Another little tidbit: even though you won't be so uncomfortable (what a genteel way to put it, huh?) during future pregnancies, your kidlets are still going to follow a similar pattern of nursing. Just before two, they will still want to nurse several times a day. Once the baby is here, they will nurse far more than your newborn (and will go back to night nursing--breathe, mama! You can juggle two during the night, most nights anyway). IMPORTANT NOTE: you will have oversupply. Assign his and hers sides so that the baby won't be gulping from a fire hose! The constant nursing is totally OK, and if you just ride it out, they will slow down in a few months. Around three, they are going to drop to mornings and maybe once other time, and by the time four hits, they will even skip a day or two at a time. So it is OK to set limits and not feel guilty.

A few months from now, food allergies are going to rear their grotesque heads, and being able to breastfeed is going to be a comfort to you both. (Trust your instincts there, by the way--you weren't imagining things or over reacting.) Yeah, eliminating foods sucks, but it is soooooo worth it. And it isn't just food allergies. Being able to nurse through any medical issue makes it a hundred times easier.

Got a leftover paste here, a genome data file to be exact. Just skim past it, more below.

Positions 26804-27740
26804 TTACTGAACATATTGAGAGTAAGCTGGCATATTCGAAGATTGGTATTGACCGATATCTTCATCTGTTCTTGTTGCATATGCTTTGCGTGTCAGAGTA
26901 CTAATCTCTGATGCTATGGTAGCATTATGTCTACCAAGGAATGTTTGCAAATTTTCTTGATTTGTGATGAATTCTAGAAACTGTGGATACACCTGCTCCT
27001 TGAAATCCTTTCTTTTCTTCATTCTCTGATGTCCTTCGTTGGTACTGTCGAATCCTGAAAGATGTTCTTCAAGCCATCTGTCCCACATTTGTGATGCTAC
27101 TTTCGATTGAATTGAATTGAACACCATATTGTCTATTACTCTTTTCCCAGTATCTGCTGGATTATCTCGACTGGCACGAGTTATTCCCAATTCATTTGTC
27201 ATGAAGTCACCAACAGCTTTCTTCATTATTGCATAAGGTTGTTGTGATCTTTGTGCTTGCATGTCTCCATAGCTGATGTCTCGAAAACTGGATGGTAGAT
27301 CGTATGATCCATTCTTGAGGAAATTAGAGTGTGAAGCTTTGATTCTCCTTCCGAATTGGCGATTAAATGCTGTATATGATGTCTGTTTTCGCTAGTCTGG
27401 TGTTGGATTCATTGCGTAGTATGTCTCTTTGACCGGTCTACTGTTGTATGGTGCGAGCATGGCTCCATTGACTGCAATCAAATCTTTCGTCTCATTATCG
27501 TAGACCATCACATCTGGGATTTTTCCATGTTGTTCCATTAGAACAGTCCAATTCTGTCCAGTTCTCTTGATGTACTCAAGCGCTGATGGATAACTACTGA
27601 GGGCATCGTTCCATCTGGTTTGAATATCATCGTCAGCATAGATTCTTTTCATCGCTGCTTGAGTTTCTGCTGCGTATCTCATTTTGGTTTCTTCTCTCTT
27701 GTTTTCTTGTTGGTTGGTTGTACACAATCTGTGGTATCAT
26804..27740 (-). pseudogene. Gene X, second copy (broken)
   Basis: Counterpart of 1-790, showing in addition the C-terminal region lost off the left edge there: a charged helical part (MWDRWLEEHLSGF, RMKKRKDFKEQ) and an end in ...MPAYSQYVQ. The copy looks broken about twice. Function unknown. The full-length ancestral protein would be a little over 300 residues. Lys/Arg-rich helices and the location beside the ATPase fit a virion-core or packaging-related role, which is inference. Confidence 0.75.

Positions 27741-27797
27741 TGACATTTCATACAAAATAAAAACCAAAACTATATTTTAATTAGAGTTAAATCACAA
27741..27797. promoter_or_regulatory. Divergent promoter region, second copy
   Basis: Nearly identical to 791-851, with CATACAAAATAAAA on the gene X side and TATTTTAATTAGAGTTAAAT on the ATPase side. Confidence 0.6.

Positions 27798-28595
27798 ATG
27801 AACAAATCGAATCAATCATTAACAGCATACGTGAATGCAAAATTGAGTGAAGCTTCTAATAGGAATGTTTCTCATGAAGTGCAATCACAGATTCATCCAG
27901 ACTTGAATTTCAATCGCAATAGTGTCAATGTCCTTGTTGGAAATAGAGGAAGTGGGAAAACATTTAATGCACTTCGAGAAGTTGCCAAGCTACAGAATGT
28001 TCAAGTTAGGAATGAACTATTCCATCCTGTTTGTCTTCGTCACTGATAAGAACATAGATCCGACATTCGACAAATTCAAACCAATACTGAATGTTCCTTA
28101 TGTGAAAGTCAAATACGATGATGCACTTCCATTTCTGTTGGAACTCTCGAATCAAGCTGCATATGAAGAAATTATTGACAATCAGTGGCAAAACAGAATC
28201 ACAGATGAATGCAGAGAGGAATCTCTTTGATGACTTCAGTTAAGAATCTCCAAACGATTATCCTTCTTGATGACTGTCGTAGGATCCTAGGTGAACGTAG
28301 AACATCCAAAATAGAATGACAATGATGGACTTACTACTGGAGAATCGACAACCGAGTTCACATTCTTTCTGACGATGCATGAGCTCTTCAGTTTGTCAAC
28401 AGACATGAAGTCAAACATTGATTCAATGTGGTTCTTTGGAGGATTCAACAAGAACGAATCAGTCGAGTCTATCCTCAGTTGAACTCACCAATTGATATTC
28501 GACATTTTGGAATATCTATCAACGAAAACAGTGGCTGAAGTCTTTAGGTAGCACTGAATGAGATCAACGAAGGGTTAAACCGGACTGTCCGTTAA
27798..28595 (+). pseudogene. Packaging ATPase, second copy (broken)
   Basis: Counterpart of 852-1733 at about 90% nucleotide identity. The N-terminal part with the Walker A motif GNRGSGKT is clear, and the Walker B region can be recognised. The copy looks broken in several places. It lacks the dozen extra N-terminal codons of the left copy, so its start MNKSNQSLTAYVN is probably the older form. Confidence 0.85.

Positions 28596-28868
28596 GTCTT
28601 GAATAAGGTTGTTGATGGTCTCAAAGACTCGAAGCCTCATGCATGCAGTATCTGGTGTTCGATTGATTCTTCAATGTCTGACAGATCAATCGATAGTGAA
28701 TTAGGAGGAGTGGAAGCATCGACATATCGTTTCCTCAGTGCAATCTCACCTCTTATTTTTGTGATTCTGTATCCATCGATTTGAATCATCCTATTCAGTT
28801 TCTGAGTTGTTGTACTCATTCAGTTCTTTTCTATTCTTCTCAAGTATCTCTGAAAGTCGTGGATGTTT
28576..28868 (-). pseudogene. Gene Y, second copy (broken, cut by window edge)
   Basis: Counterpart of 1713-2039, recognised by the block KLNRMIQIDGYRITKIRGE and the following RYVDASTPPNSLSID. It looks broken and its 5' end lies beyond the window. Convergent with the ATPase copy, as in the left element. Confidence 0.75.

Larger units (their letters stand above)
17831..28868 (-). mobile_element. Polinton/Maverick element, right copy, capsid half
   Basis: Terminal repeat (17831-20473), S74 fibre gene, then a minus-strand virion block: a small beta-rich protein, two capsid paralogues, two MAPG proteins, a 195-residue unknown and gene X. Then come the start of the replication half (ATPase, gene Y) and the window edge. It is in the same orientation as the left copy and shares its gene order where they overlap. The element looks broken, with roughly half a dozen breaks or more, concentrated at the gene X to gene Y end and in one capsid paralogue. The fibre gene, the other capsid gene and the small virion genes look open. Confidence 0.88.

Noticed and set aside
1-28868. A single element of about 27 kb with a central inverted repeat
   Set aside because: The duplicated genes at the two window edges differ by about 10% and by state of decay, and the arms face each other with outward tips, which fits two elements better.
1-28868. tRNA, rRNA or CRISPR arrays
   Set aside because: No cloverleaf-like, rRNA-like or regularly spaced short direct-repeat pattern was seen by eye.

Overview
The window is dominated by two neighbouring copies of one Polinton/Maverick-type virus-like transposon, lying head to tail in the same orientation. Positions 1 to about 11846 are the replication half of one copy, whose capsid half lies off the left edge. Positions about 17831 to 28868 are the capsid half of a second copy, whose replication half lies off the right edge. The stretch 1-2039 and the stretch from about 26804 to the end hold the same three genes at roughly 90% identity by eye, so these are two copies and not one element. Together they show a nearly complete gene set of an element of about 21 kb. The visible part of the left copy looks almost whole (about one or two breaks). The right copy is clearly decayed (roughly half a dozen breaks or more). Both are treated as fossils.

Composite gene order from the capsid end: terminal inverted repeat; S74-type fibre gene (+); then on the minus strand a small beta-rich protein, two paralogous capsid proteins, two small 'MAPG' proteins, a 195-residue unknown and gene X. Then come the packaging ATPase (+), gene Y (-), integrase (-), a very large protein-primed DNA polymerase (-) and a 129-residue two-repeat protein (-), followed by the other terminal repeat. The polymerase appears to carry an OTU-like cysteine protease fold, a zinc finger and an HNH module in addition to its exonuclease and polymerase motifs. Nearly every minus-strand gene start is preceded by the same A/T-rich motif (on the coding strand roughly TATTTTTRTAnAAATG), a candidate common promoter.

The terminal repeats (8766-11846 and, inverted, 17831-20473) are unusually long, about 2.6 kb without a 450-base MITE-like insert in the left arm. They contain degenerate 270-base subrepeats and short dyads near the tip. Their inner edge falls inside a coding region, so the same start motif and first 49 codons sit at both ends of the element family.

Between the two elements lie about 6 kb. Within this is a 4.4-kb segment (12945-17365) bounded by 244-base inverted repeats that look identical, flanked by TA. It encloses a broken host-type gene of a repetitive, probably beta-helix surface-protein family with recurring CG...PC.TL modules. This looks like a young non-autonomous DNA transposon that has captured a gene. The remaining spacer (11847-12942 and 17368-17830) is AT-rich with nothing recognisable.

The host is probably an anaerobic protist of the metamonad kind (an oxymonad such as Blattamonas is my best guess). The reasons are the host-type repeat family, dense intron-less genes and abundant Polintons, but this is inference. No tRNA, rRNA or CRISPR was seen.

You will really enjoy breastfeeding again, but you will also come to see it as just something you do that works for your family. By the time you are nursing three kids, you won't be thinking about it all the time, and it will just be a part of the rhythm of each day. And weaning will be a peaceful transition, too.

Most of all, don't waste any time on regrets. Guess what? Seven years from now, you will have been tandeming for six and a half years, triandeming for nearly two, having breastfed through three pregnancies and for eight and a half years continuously. And you know what? You will look back and see that the only thing you would have changed is the energy you spent in worry, fear and guilt. It is going to be OK.

***

***
  • My Tandem Nursing Journey: Jenny at I'm a full-time mummy is sharing her tandem nursing journey so far...
  • Built for Two: No matter how much you read and plan, things may not always go as you expect. A few things that Jennifer at True Confessions of a Real Mommy wished she knew when she was planning to tandem feed her toddler and newborn.
  • Tandem Nursing - Magic Cure?: Jorje of Momma Jorje had high expectations of tandem nursing easing her toddler daughter's transition from being the baby to being a big sister.
  • Mutually Desirable - Navigating a Tandem Nursing Experience: Amy Willa at www.amywilla.com talks about limit setting and meditations that help her navigate an intense tandem nursing experience.
  • My Adventure in Tandem Nursing: Alicia at Lactation Narration tells her story of nursing her daughter through pregnancy and then tandem nursing.
  • 4 months in: the good/hard: Becca at Exile Fertility writes about the joys and struggles of having two nurslings 17 months apart.